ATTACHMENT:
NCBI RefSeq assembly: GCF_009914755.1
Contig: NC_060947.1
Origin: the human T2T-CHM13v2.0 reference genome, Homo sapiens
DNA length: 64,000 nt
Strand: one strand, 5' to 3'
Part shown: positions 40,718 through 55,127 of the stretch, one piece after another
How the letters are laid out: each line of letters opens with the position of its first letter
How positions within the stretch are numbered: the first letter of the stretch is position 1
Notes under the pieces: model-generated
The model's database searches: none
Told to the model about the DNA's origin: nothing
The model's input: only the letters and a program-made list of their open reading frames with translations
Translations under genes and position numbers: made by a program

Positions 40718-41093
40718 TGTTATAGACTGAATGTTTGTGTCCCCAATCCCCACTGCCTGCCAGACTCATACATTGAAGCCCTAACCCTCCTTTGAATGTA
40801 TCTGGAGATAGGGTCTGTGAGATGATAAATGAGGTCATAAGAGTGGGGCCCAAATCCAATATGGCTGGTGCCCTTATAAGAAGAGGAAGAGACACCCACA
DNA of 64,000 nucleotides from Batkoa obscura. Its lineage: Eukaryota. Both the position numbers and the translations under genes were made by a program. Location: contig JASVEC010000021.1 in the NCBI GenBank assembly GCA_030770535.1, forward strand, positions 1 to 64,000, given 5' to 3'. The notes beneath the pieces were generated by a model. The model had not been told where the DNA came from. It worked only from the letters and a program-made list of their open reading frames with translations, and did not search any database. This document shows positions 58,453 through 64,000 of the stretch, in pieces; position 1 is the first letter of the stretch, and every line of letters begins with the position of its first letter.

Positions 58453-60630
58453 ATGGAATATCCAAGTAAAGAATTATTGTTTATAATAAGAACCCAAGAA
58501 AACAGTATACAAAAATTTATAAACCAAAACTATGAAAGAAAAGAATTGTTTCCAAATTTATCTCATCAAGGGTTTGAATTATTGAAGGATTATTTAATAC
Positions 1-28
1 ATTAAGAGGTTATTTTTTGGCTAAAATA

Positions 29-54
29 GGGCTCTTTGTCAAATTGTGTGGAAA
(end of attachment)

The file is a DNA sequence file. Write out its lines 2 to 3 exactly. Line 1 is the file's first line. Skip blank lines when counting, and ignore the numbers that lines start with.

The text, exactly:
Contig: NC_060947.1
Origin: the human T2T-CHM13v2.0 reference genome, Homo sapiens